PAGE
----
Social Constructivism

Social constructivism does not distinguish between truth and falsehood, judging both equally suspendable. It leaves no place for the distinction between true and false accounts of nature in its accounts of the development of science. By being uninterested in whether a science is true, by treating truth and falsity equally, that is, by treating unequal as if they were equal, constructivists suspend and fail to see the essential. Whereas it would be a major accomplishment for the sociology of science to explain true knowledge as well as false pretensions of knowledge, it is a major regression for such sociology to obscure the difference between the two. A central theme of social constructivism is that no social practice must be enshrined as a restricted way of getting at truth. No practice can put claim to universal, eternal, or context-free legitimacy. Social constructivists and other postmodernists seek to demystify or deconstruct science’s epistemic authority. One route to demystification is to argue that science is just a highly elaborate set of social conventions–a "discursive formation" (Foucault) or "form of life" (Wittgenstein)–which arose in a particular historical setting and captured the loyalty of our culture, but which has no intrinsic claim to epistemic superiority. Translated into our terminology, this position implies that science is veritistically no better than other practices, despite the special reputation it enjoys. The constructivist perspective embodies a number of theoretical tensions stemming. from its attempt to embrace a relativistic epistemology with respect to selected aspects of science while exhibiting a fairly inflexible commitment to epistemological realism in its own work. ( Woolgar 1983: 262)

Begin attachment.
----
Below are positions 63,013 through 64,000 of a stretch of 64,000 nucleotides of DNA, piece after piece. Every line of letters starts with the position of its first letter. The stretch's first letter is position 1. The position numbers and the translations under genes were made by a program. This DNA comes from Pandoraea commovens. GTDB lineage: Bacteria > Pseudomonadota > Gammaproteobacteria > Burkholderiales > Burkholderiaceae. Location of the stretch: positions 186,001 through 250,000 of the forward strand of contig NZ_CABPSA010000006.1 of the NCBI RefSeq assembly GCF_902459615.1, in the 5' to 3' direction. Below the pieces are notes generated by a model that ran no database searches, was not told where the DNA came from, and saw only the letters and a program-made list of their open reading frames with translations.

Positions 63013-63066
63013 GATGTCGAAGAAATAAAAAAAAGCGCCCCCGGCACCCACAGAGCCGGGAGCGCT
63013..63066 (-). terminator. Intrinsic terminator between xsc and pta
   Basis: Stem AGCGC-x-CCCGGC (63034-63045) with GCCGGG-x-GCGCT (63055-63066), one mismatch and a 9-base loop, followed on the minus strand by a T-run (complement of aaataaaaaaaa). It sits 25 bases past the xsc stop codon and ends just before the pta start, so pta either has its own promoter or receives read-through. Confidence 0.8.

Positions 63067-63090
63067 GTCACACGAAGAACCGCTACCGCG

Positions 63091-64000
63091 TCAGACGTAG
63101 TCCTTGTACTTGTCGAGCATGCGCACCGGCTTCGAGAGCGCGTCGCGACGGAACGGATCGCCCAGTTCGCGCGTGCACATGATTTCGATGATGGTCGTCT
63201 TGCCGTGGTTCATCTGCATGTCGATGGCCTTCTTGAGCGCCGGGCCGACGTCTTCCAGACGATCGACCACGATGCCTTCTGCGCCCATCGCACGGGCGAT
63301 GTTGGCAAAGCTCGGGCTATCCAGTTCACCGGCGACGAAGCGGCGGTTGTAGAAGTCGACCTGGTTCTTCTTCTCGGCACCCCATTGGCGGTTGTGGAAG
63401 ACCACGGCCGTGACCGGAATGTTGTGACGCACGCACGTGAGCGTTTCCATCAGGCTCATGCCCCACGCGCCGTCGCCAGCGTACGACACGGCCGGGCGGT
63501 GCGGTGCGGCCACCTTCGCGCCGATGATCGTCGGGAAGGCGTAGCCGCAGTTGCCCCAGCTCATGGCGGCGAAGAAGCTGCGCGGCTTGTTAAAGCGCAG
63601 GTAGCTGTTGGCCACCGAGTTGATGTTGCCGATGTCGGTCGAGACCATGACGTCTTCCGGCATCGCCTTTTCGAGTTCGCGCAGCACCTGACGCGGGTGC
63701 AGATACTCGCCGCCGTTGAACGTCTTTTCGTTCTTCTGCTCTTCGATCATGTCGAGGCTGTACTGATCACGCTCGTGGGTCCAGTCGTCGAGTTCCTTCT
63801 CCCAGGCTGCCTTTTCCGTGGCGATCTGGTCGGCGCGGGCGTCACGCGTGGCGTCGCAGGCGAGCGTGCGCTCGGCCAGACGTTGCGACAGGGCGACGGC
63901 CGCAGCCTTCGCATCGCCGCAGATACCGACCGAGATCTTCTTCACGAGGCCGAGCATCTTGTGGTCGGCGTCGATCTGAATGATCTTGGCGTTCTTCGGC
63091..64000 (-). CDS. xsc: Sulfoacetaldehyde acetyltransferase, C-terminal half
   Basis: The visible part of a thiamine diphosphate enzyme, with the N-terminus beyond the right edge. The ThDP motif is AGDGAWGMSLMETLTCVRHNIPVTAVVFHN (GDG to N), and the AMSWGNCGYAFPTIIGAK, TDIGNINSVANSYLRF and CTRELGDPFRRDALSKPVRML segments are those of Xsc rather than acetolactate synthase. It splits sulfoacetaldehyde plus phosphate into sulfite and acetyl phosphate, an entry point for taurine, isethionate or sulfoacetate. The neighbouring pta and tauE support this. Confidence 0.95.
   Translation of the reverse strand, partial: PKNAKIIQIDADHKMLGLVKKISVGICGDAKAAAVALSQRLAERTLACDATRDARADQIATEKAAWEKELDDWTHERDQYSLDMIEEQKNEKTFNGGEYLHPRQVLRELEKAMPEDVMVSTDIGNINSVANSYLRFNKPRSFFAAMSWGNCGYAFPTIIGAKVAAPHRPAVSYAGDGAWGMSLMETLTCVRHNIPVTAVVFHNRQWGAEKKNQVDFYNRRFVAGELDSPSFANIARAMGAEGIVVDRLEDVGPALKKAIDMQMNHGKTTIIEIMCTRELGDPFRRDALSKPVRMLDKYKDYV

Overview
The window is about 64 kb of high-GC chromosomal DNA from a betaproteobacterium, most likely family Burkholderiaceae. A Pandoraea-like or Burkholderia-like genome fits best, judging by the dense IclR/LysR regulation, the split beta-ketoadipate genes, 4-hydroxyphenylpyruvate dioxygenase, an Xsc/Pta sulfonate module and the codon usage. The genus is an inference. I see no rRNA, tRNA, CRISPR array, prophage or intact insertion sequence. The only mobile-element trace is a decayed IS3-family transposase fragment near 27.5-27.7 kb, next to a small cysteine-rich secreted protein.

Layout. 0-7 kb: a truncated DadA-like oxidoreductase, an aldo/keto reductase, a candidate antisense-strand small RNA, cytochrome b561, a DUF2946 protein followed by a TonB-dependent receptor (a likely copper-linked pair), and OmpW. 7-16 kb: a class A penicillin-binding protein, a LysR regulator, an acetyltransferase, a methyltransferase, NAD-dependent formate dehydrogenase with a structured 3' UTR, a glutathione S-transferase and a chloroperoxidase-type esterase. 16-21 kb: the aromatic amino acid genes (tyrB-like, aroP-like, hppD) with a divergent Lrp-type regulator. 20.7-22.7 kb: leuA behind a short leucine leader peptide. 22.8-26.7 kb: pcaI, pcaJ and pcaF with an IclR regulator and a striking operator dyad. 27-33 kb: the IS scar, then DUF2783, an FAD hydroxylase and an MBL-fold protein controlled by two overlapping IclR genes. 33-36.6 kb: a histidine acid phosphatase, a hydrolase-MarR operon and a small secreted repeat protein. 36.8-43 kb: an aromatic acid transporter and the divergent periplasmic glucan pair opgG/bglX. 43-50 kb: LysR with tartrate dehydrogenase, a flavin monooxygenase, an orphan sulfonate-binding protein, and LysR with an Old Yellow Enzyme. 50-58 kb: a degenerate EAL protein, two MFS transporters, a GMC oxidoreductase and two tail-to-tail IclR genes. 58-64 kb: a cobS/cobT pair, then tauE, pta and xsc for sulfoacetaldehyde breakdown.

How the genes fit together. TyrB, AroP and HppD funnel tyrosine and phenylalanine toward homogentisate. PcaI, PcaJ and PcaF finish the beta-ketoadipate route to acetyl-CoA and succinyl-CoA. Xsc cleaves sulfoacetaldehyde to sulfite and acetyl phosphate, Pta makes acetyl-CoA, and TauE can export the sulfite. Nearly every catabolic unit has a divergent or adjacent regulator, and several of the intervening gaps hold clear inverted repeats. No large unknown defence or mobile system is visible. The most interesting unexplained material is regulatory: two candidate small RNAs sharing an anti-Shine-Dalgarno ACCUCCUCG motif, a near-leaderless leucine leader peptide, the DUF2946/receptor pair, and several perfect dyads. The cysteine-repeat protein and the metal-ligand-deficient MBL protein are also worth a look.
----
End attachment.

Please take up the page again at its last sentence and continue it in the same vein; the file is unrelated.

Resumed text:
Constructivist sociologists adopt a variety of strategies in their attempt to defend themselves against the criticism that constructivism undermines itself. Some constructivists merely assert that constructivism does not undermine itself, in the hope that repetition will be as effective as argument or evidence.
Other constructivists claim that their studies analyze how the original account was arrived at, but have no implications for the truth or falsity of that account. Constructivists thereby only criticize the view that scientists see the world "plainly," "straightforwardly," without skills ( Yearley 1991: 120, 143). Thus constructivist sociology of science has no implications concerning the validity of science, constructivist criminology has little bearing on the